"St. Christopher House opened its doors in 1912, but its origins were much earlier, dating back to the reform movement within the Presbyterian Church in Canada in the late 1800's and early 1900's"1. Leaders of this movement believed in moderation. "They advocated a modern reformism that sought to promote social harmony through moral persuasion, education, and legislation."2 St. Christopher House at 67 Bellevue Place was to be the 'Mother House', the base for training specialized workers. It was named after the saint who symbolized a helping hand extended to the travellers.
It was hoped that the settlements would help to preserve the institutions of home, church and school, and that they would provide a platform from which the church could educate Canadians about the social problems of the day. Settlement work was to be the new form of evangelism. The Board announced:
"We are going into this not merely inspired by a thin sentimental humanism, but because we are Christian people who seek the advancement of Christ's Kingdom and the saving of men's lives....What is contemplated, therefore, is a Church Settlement, not only to carry on the ordinary activities of the settlement, but also a positive definite aggressive evangelistic propaganda. The work must be all correlated under one leadership and work to one great aim and purpose - to Christianize."3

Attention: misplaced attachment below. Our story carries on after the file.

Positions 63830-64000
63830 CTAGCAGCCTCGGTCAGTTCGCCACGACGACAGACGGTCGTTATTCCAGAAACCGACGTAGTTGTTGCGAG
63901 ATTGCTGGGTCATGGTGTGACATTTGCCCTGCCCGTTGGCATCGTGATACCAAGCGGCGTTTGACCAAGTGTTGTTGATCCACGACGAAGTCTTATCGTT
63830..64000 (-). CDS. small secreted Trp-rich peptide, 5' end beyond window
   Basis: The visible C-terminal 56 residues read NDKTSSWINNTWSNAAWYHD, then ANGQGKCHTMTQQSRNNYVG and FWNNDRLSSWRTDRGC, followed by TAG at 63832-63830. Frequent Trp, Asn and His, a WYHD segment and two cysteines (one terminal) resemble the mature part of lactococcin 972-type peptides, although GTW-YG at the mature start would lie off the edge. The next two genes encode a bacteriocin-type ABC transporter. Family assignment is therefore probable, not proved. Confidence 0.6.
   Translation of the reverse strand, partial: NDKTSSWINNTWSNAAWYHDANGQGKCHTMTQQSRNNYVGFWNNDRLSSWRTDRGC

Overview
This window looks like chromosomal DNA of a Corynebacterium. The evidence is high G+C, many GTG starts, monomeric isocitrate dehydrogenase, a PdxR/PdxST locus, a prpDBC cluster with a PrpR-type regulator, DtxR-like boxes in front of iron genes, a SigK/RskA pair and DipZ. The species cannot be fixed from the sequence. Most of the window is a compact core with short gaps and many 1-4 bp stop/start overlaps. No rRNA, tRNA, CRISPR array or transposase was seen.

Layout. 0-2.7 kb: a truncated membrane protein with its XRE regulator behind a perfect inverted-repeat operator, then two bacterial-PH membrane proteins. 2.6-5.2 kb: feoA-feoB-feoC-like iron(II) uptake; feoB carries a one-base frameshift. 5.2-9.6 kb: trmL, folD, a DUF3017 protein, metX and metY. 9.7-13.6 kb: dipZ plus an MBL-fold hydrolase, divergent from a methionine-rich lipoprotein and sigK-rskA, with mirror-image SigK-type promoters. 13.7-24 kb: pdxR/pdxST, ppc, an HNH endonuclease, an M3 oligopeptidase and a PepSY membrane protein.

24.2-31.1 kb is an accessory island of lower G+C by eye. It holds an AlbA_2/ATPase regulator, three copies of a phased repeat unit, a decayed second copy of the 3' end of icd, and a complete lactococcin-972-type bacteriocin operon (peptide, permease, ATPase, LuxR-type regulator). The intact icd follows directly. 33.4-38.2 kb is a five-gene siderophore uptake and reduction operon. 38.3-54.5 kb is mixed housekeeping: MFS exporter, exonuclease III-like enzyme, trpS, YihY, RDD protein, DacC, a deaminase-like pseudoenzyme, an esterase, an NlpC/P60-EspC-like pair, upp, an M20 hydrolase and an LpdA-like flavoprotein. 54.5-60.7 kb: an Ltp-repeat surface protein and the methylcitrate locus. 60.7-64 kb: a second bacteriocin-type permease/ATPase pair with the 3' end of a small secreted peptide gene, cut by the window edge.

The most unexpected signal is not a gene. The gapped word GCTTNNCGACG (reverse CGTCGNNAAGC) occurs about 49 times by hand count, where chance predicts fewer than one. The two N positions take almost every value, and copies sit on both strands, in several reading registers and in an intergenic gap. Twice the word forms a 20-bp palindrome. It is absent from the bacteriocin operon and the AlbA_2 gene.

1. Brian J. Fraser, "Education for Neighbourhood and Nation: The Educational Work of St. Christopher House, Toronto, 1912-1918 (M.A. Thesis, University of Toronto, 1975), pp.105-6
2. Brian J. Fraser, "Theology and the Social Gospel among Canadian Protestants: A Case Study",Studies in Religion, (Winter 1979) pp. 35-46
3. Board of Moral and Social Reform, Presbyterian Church in Canada, "Executive Minutes", (Nov. 16 1910), United Church Archives